|Prepare for the herring run|
|Written by Larry Ellis, fishing columnist|
|February 01, 2013 09:05 pm|
Kevin Lacy from Citrus Heights, California was fishing on the Chetco on Wednesday with Craig Sutton of Craig Sutton Guide Service when he caught this 17-pound steelhead while side-drifting Puff Balls-and-roe above Loeb State Park. The Pilot/Larry Ellis
It happens every February, just like clockwork. Sometime this month, Pacific herring will be entering Crescent City Harbor to spawn.
Nobody knows for sure exactly when the herring will arrive. They could creep into the harbor tomorrow, the day after tomorrow or one week from tomorrow, but if you’re not locked, loaded and ready to head to the harbor at a moment’s notice, your opportunity at loading the freezer with the best lingcod bait in the world will have come and gone.
So now is the time to make sure that you have plenty of sabiki rigs on hand. Sabiki rigs are long pieces of line that come with six small hooks attached. Your local tackle store will have several different brands to choose from.
Some rigs will come with wings attached to the hooks, while others just have tiny beads above each hook. On some days the winged variety works best, but on other days, the ones that just have beads are the hot ticket, so it pays to have at least a couple of each variety on hand.
You’ll also need to use a limber freshwater-type fishing rod with a spinning reel loaded with 6-pound test. Filling your spool all the way to the brim will enable you to make very long casts if the schools are far away from the docks.
You will also need to carry some lightweight sinkers; either bank sinkers or cannonball sinkers will do. Most of the time a one-half ounce sinker will do the job.
You’ll also need something to put your herring into once they’ve been caught. I prefer to use an ice chest because it is critical to kill your herring immediately so that it will keep all of its scales. A herring without scales is absolutely useless.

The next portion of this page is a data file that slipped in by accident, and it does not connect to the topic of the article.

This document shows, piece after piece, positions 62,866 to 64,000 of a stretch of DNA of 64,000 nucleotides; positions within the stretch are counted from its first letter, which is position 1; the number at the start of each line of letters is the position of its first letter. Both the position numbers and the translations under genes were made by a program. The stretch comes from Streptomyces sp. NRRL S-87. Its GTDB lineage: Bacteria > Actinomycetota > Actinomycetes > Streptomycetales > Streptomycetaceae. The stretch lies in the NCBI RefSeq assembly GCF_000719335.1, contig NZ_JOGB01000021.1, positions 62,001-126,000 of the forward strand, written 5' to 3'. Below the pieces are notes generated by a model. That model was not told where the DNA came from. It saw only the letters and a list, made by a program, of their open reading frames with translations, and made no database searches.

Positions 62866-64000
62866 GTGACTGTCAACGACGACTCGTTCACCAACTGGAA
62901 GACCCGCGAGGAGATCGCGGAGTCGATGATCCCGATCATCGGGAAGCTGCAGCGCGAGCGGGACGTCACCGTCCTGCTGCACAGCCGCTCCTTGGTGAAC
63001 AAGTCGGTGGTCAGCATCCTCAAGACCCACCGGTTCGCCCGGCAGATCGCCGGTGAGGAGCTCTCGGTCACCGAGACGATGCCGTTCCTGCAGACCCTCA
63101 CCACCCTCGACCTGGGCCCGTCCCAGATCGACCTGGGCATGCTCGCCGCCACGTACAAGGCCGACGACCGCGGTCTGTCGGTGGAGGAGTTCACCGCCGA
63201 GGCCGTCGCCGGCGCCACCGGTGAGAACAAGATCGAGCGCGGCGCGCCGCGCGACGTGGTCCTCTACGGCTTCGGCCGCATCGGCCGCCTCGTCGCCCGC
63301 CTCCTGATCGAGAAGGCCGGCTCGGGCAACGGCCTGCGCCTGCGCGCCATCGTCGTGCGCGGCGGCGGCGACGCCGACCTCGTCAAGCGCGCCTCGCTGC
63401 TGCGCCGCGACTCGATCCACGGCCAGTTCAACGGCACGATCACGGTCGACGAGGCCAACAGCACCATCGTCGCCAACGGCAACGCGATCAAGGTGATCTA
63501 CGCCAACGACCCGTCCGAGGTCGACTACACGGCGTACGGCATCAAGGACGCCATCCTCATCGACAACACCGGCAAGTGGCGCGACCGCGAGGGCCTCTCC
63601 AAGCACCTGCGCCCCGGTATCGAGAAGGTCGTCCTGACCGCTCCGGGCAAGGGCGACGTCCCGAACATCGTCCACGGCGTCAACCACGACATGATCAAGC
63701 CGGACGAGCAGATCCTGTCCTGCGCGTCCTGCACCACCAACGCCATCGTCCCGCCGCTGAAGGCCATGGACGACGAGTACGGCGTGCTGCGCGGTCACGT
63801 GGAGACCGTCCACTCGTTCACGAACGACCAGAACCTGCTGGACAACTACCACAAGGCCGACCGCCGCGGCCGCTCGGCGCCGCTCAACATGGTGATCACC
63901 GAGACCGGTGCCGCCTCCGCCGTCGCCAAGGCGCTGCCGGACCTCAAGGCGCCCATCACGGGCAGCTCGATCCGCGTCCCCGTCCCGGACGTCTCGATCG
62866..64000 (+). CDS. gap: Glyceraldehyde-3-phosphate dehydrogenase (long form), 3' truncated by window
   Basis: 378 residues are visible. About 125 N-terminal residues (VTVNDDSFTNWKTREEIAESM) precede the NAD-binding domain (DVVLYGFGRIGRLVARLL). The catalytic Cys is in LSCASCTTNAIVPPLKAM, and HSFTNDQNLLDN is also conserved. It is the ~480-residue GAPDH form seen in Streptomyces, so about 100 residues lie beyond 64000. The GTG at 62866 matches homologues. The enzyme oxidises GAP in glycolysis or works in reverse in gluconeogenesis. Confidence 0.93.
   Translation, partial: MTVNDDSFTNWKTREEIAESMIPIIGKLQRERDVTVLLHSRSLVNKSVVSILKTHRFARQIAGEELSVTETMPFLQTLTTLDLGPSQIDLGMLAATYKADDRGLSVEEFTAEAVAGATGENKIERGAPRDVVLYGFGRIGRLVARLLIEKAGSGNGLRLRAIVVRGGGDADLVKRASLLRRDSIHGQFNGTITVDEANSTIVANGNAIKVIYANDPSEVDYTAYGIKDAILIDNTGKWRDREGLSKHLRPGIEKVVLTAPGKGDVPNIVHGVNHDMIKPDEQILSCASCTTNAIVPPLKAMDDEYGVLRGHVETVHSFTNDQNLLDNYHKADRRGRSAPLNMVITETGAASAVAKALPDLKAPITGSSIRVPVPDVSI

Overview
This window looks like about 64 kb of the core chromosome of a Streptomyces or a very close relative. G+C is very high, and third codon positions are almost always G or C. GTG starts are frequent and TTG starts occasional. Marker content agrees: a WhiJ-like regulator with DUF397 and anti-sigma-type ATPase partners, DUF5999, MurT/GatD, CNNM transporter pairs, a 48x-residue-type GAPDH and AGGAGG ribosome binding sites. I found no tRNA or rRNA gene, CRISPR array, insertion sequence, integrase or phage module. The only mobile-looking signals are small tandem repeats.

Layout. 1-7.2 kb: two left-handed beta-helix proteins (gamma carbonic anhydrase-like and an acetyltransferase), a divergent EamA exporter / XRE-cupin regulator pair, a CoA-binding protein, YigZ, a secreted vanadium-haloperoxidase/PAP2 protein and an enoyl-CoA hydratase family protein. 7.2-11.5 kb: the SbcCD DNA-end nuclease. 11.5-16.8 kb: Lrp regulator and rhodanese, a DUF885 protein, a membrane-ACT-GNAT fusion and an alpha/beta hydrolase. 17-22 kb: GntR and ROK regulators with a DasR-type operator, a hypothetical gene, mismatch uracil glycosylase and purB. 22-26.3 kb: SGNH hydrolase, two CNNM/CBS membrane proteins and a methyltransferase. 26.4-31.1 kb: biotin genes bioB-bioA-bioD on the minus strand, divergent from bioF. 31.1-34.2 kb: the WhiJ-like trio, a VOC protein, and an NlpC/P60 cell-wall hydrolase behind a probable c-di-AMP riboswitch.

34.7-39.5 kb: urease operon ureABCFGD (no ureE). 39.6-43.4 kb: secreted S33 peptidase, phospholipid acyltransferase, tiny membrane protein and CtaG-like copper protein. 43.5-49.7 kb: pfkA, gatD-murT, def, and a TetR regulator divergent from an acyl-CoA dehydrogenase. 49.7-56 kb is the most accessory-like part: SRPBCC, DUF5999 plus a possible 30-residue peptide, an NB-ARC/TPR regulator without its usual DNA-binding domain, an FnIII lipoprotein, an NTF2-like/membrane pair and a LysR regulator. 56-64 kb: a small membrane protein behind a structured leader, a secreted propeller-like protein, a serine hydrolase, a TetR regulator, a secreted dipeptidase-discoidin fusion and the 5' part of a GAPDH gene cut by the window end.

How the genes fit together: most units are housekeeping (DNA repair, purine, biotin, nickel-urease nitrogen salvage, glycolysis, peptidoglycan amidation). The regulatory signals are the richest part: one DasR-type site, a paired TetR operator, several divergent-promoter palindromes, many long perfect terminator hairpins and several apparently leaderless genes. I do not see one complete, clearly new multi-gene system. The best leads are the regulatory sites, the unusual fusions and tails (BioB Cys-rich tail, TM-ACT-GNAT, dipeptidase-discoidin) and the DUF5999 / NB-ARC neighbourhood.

Putting your herring immediately on ice will also give you the highest-quality eating product in case you want to smoke, pickle or can your herring. Here’s what I do to ensure that my herring are the highest-quality bait possible.
Use an ice chest that has wheels because you’ll be hauling these things up and down the ramps leading to the docks. You’ll also need two bags of ice and one canister of non-iodized salt.
Layer about 4 inches of ice on the bottom of your ice chest and then sprinkle a liberal amount of salt on top of the ice. Keep layering the same amounts of ice and salt until your ice chest is about two-thirds filled.
The salt will turn your ice chest into a freezer. Do not add any water because the mixture will eventually create its own slurry. After catching a herring, putting it onto this ice/salt mixture will almost immediately stop it from shaking, allowing the herring to keep all of its scales. You’ll have to check your herring and straighten them out from time to time because they will eventually freeze.
When you get your herring home, they’ll be ready for you to vacuum pack and throw into the freezer for future use.
Steelhead fishing on the Chetco was a little on the slow side last week with anglers averaging one fish per boat, but that could turn around if the Chetco River bar flattens out this weekend, inviting more metalheads to cross the bar and head upriver.
Larry Cody from the Rogue Outdoor Store in Gold Beach has reported good catches of winter steelhead in the lower Rogue River by both bank anglers and boaters. The river should remain in good shape at least through Monday.
“We’ve been also talking to some folks who are pushing the envelope and are catching redtail surfperch,” says Cody. “It’s a little early for surfperch but anglers are having a good time at it and are catching some nice fish.”
Cody suggests trying Nesika Beach and Kissing Rock near Hunter Creek.